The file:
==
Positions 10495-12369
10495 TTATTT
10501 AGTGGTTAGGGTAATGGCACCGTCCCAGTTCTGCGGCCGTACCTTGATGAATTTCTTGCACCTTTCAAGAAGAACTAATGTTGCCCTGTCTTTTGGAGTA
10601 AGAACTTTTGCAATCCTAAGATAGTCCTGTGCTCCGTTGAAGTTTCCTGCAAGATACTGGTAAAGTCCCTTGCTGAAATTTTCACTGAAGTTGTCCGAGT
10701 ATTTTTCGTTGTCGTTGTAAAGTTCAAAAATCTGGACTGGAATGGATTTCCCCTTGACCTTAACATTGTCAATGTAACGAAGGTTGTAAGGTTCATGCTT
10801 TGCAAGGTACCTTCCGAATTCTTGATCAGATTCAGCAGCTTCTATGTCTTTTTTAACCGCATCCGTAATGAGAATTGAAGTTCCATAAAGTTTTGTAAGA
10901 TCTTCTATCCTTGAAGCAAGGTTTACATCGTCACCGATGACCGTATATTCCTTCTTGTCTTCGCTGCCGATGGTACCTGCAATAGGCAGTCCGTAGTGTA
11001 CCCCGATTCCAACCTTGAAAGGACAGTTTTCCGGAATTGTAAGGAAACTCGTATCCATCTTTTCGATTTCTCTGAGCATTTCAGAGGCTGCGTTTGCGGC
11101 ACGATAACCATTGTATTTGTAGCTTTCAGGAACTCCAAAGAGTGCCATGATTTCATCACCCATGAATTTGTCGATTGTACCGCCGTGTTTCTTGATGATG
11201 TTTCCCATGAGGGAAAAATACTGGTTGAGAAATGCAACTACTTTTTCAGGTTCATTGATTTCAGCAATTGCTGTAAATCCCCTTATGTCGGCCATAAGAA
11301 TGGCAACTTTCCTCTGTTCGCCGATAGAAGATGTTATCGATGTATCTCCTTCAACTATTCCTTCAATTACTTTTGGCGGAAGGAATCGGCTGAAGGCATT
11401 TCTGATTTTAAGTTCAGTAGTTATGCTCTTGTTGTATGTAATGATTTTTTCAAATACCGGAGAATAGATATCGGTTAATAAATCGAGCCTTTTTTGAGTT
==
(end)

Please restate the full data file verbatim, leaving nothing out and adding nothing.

Positions 10495-12369
10495 TTATTT
10501 AGTGGTTAGGGTAATGGCACCGTCCCAGTTCTGCGGCCGTACCTTGATGAATTTCTTGCACCTTTCAAGAAGAACTAATGTTGCCCTGTCTTTTGGAGTA
10601 AGAACTTTTGCAATCCTAAGATAGTCCTGTGCTCCGTTGAAGTTTCCTGCAAGATACTGGTAAAGTCCCTTGCTGAAATTTTCACTGAAGTTGTCCGAGT
10701 ATTTTTCGTTGTCGTTGTAAAGTTCAAAAATCTGGACTGGAATGGATTTCCCCTTGACCTTAACATTGTCAATGTAACGAAGGTTGTAAGGTTCATGCTT
10801 TGCAAGGTACCTTCCGAATTCTTGATCAGATTCAGCAGCTTCTATGTCTTTTTTAACCGCATCCGTAATGAGAATTGAAGTTCCATAAAGTTTTGTAAGA
10901 TCTTCTATCCTTGAAGCAAGGTTTACATCGTCACCGATGACCGTATATTCCTTCTTGTCTTCGCTGCCGATGGTACCTGCAATAGGCAGTCCGTAGTGTA
11001 CCCCGATTCCAACCTTGAAAGGACAGTTTTCCGGAATTGTAAGGAAACTCGTATCCATCTTTTCGATTTCTCTGAGCATTTCAGAGGCTGCGTTTGCGGC
11101 ACGATAACCATTGTATTTGTAGCTTTCAGGAACTCCAAAGAGTGCCATGATTTCATCACCCATGAATTTGTCGATTGTACCGCCGTGTTTCTTGATGATG
11201 TTTCCCATGAGGGAAAAATACTGGTTGAGAAATGCAACTACTTTTTCAGGTTCATTGATTTCAGCAATTGCTGTAAATCCCCTTATGTCGGCCATAAGAA
11301 TGGCAACTTTCCTCTGTTCGCCGATAGAAGATGTTATCGATGTATCTCCTTCAACTATTCCTTCAATTACTTTTGGCGGAAGGAATCGGCTGAAGGCATT
11401 TCTGATTTTAAGTTCAGTAGTTATGCTCTTGTTGTATGTAATGATTTTTTCAAATACCGGAGAATAGATATCGGTTAATAAATCGAGCCTTTTTTGAGTT